Objective: To test the hypothesis that enhanced post-exercise vasodilatation is related to sympathetic drive to resistance vessels and to fast marathon performance.
Design: Prospective field study before and after running a marathon.
Participants: 51 healthy amateur runners who volunteered to participate. The fastest finished 4th, the slowest 1290th out of 1324 participants.
Main Outcome Measurements: Competition time, beat to beat blood pressure by the vascular unloading technique, oscillometric blood pressure, beat to beat stroke volume by impedance cardiography, total peripheral resistance changes calculated from blood pressure and stroke volume changes, sympathetic modulation of vasomotor tone and parasympathetic modulation of sinus node function by spectral analysis of blood pressure and heart rate variability, baroreceptor reflex sensitivity by the sequence method.
Results: Slow performers in contrast to fast performers exhibited a higher 0.1 Hz band of diastolic blood pressure variability before the competition (0.1 Hz BPV) (P<0.001), diminished vasodilatation (P<0.01) and a decrease in stroke index (P<0.001) in response to the race. Single and multiple regression analyses further corroborated the findings.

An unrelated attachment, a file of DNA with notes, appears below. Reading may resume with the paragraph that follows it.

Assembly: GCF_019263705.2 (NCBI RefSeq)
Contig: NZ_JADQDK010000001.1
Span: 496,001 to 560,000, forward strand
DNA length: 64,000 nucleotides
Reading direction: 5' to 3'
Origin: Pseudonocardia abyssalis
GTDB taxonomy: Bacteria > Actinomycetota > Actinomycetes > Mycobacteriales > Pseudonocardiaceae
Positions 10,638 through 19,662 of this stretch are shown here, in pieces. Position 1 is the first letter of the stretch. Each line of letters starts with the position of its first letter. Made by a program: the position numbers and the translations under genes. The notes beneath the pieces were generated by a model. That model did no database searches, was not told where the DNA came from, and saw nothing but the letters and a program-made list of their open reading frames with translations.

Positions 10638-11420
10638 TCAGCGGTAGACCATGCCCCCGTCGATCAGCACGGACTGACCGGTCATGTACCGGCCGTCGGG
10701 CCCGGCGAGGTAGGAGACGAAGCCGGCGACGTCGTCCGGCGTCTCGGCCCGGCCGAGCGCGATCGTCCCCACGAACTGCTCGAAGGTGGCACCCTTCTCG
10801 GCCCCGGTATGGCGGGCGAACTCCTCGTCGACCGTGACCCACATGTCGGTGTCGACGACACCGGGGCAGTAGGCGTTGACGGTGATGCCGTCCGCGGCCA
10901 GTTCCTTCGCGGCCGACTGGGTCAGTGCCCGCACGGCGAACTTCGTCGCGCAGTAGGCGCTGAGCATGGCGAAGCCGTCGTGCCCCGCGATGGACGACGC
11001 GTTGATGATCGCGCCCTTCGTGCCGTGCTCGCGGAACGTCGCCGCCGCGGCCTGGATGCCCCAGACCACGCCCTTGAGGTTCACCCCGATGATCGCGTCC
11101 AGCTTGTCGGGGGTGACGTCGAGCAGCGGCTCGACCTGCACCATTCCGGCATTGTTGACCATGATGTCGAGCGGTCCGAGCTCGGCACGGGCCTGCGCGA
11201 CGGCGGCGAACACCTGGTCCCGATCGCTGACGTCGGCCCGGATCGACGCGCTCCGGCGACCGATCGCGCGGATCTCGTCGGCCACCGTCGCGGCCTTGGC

Conclusions: Fast performance in the marathon is associated with low sympathetic modulation of vasomotor tone, maintained stroke index post-competition and enhanced exercise-induced vasodilatation. We postulate that maintaining a low level of sympathetic modulation to resistance vessels during the course of training may indicate it’s appropriateness thus enabling fast performance by optimal post-exercise vasodilatation and by prevention of post-competition cardiac dysfunction. This will have to be tested in future longitudinal studies.
- Autonomic Nervous System
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